The soloist in the First Piano Concerto is Gerhard Oppitz, considered to be one of the leading Brahms interpreters. On the same CD is Schicksalslied Op.54, one of Brahms’ many works for chorus and orchestra. In the summer of 1868, Brahms read and was deeply affected by Hyperions Schicksalslied (Song of Destiny) by Hölderlin, the author of verses set by so many composers. He began setting it in 1868 but was unsure of how to finish and before he directed the first performance in 1871 he had written the Alto Rhapsody. Soloists for the Double Concerto are Mark Kaplan and cellist David Geringas.
Throughout the five discs we are treated to a celebration of Brahms as an inspired, virile composer and not an aging bearded gentleman. Gielen’s Brahms is not lugubrious but is vital and optimistic, the textures throughout are translucent while still maintaining a suitable foundation in the low strings and tympani. The perfectly engineered sound throughout is full-bodied and clearly detailed.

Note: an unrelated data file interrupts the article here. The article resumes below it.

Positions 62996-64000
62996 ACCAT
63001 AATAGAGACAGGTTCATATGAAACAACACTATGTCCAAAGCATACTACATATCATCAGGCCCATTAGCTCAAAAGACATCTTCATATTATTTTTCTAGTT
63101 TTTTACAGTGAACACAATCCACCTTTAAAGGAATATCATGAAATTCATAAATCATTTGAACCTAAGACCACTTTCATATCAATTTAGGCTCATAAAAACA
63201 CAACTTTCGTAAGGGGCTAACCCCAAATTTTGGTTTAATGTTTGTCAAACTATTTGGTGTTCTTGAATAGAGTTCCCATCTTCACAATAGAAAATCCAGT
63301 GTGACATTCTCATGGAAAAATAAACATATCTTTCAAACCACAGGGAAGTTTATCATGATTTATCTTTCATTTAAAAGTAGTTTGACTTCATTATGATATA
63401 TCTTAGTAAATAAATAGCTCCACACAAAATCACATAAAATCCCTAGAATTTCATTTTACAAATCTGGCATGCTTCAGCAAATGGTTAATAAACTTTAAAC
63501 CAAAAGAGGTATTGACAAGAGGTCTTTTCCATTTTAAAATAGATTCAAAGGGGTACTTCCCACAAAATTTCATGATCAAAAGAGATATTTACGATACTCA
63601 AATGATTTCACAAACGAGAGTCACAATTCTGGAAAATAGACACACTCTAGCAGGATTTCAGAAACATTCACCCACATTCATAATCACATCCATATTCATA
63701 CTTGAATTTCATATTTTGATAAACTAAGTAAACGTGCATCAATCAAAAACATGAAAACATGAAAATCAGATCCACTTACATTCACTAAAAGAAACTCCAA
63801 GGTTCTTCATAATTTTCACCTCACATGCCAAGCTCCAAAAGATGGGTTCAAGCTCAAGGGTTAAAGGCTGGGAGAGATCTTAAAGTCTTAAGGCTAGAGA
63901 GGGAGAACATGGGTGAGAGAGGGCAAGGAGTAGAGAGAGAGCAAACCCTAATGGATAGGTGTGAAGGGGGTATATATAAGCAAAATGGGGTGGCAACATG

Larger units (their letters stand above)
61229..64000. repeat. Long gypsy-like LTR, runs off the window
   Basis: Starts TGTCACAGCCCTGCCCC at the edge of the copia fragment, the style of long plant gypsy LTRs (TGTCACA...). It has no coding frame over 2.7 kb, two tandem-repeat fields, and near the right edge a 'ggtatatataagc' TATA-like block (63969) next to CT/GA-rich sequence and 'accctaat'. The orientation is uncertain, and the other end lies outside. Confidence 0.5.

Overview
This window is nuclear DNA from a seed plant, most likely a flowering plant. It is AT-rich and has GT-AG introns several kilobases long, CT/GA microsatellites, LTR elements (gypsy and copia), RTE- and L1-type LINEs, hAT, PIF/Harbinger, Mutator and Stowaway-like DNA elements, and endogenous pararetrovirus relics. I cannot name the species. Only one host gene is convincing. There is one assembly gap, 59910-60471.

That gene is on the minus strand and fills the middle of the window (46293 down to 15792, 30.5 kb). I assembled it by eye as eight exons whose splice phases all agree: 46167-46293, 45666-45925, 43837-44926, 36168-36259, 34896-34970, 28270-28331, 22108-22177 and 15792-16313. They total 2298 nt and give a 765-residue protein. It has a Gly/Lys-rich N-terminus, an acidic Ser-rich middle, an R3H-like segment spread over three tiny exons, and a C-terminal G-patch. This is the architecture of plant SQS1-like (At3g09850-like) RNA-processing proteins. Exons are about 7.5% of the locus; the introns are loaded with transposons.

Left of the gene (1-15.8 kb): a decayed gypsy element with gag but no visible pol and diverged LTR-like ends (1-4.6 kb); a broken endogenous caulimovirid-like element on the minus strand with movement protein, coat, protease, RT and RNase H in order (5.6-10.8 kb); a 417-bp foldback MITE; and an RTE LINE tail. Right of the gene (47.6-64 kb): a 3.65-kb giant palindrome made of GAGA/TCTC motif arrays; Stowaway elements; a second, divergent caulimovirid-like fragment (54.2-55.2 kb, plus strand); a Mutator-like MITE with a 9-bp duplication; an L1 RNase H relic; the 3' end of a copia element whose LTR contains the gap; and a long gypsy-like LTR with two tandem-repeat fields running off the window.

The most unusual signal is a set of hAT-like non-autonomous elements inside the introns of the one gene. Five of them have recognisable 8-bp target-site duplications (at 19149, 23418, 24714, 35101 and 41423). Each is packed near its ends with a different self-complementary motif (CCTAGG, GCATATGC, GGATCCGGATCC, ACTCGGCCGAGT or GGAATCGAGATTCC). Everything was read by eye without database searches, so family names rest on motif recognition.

Louis Kentner, the late Hungarian/British pianist (1905-1987), today remembered mainly by collectors, was widely respected across the middle of the last century. Ironically, he had a runaway bestselling recording that sold millions and millions of copies worldwide but did not identify him as the pianist. The producers of the 1941 British film Dangerous Moonlight (aka Suicide Squadron) wanted a Rachmaninoff-like concerto for the plot and commissioned Richard Addinsell who handed his notes to his orchestrator, Roy Douglas who then created The Warsaw Concerto. Kentner forbade his name to appear in the opening credits nor on the 12” Columbia 78 that followed, believing that it would wound his reputation. Columbia continued to record him and the 1940s productions are brought together on a new Appian set in all new transfers (APR 6020, 2 CDs). The most deservedly celebrated entry is the 1949 recordings of the 12 Études d’exécution transcendante Op.11 by Sergy Lyapunov, written as an homage to Liszt’s, completing the tonalities Liszt had not attempted. Newcomers to this monumental opus should be enthralled both by Lyapunov’s invention and the intensity and sensitivity of the playing. The other works on this collection include four by Mili Balakirev: Piano Sonata in B-flat Minor, Reverie, Mazurka No.6 in A-flat Major and the notoriously difficult Islamey. Add to these, Kentner’s very rare 1948 recording of the Liszt Sonata in B Minor. This performance is unusual, if not unique. A cerebral reading compared to the mainstream romantic versions, on first hearing this one seems to have little or no pulse nor phrase-to-phrase continuity, sounding rather static with statements rather than a narrative. However, after listening to it several times over a few weeks it now makes sense in its own right and is arguably persuasive.